On Living in an Art Museum

Loft 119

As we set up for our conversation, Ingrid and I chatted about how cool it is to be constantly surrounded by art. She remarked, “I think about it every time someone comes to the Lofts that has never been here. Like last week, my eight-year-old and eleven-year-old niece came here, and they said, ‘Wow auntie! You live in a museum!’ And I forget that I kind of do!” That’s undoubtedly a perk, but it’s not the only thing that Hess appreciates about Western Avenue.

Do you feel like seeing the other art around you has influenced your work?

I think what influences my work is being around other artists who are motivated. I think that being a successful artist means getting up in the morning every day and just doing it. The most inspiring thing about living in the Lofts for me is that I see other people engaged in that discipline. It’s witnessing the discipline that inspires me.

What drew you to the Lofts?

I was really lonely. I had lived in a bunch of apartments over the years, and I never really felt like there was a community attached to the apartment living. And I had heard about Western Avenue—what kept coming up in conversation, again and again, was that there’s community here. There’s a community here. So, I actually came for the community more than for the art, initially. Although, now that I’m here, they are equal parts important.

You also teach at UMass Lowell. What does being an educator mean for your art practice?

Well, I think I won the lottery when it comes to my job. My job is really two jobs: half is teaching, and half is scholarship or research, which is essentially my own art practice. So, on a daily basis, I’m very much hopping between the two. That’s very important to me.

I see some people here that are only full-time artists. I admire them, I think that’s great, but I don’t know if I could do that. There are also people here that are full time teachers, and I admire them as well, but I think I couldn’t do that either. So somehow, the half-and-half is perfect. Because I love both, and I get energy from both.


When you’re in the classroom, what do you do when encountered by students that say, “I’m not creative,” or “I don’t have any natural talent”? How do you help them?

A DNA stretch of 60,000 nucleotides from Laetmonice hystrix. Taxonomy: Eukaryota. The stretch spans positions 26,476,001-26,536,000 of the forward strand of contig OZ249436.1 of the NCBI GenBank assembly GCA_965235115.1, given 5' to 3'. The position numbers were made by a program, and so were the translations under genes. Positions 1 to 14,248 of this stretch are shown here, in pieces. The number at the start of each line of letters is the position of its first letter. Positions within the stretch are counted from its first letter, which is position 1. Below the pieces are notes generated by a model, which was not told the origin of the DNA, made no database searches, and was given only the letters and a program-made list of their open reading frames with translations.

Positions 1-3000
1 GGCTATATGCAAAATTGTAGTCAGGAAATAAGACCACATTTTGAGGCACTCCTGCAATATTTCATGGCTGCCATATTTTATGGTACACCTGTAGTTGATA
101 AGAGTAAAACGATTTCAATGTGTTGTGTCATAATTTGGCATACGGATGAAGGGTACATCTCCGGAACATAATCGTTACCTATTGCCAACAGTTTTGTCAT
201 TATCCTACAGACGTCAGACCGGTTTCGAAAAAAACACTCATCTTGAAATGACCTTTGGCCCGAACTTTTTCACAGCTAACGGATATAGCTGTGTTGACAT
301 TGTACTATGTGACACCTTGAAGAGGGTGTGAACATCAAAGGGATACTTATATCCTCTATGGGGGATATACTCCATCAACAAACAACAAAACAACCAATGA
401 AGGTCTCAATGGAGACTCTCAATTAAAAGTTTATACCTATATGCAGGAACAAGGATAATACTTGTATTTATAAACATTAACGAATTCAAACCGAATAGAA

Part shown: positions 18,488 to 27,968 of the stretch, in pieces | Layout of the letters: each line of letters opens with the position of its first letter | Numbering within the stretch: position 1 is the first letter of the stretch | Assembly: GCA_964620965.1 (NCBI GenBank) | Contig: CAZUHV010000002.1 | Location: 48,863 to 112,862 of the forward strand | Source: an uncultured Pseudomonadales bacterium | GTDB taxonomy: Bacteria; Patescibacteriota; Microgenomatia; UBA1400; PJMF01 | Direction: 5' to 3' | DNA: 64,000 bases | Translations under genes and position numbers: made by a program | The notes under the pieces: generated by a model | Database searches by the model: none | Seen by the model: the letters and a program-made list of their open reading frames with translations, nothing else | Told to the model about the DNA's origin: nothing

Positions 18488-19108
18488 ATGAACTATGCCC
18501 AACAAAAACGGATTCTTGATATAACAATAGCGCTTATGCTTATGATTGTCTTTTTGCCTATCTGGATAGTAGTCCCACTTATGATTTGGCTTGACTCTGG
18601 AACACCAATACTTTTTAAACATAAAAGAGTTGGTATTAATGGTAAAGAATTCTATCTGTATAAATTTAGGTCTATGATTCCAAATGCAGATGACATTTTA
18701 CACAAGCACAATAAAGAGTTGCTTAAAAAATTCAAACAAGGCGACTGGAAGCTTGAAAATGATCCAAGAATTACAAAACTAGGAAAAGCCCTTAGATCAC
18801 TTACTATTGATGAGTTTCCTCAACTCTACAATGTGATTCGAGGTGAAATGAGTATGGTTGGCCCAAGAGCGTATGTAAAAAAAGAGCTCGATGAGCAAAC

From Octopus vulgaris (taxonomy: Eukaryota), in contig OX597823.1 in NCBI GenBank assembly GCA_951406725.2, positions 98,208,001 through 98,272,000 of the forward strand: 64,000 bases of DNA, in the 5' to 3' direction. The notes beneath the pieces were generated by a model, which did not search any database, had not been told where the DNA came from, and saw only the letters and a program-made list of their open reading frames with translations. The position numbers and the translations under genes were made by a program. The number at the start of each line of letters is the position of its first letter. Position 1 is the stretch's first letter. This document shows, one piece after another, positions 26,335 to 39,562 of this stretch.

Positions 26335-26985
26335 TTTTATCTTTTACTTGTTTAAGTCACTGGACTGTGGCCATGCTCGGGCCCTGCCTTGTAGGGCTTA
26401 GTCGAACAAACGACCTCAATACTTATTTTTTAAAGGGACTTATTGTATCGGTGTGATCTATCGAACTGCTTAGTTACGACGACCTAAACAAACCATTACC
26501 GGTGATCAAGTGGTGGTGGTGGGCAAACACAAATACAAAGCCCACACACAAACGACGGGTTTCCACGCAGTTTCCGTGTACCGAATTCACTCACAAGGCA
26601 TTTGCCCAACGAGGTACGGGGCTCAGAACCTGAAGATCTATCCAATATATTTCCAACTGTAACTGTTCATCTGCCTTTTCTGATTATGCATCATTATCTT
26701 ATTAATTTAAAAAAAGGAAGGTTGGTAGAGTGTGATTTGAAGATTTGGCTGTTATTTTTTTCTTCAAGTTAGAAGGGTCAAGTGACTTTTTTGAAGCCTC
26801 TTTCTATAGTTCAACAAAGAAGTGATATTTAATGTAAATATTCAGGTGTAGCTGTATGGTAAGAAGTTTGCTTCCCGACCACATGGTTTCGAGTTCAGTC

So, I don’t let students say to one another, “Wow, you’re so good.” They are allowed to say, “I’m so impressed by how hard you worked.” I try to switch the language.

And I talk a lot about how in the United States, with the exception of babies—when a baby takes its first step and falls, everyone cheers—with the exception with babies, in our language, we say we’re bad at something; we don’t say we’re a beginner. No one wants to be bad—I don’t want to be bad at things! But as a result, that prevents people from learning new skills, because you have to be a beginner.

So, when my students are discouraged, I try to tell them, “You are a beginner, and you’re going to become advanced, if you want to. But right now, you’re at the beginning stage, and you’re actually doing a great job for a beginner.”

I’d like to talk a little bit about a specific work, and your general process. What’s coming to mind is what you’ve done for Acadia National Park. Could you walk us through how something like that starts?

It starts by listening to elementary school teachers. Because they are the people who will ultimately use the product. So, I’ve talked to a lot of teachers, and there’s some common threads that I hear from them that are always in my head when I’m creating. One of the threads is that there’s not enough equality and emphasis on girls and kids of color. That’s one theme. There’re not enough tools that give a teacher options in how to use it.

If you think about a ball, the beauty of a ball is that you can throw the ball, you can kick it, you can pass it, you can roll it. It’s a tool that can be fun, but there’s all kinds of ways that you can have fun with it. Ideally, a teaching tool would be that way to.

Specifically, I read a lot about Acadia, and two things that kept coming up were issues around the native peoples—the Wabanaki—and also issues around environmental sustainability. Those were the things in my brain as I was trying to decide what can I create. Those were the tenets that I was trying to honor. Then I start sketching. Once I know what my tenets are, then I read and sketch, and read and sketch, and read and sketch.

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Guest blogger

Guest writer Mica Lin-Alves interviewed Ingrid near the community garden plots at Western Avenue. Mica (@micalinalves) writes about life, music, and art. He enjoys tasty food and the company of passionate people.

This conversation has been edited and condensed for clarity.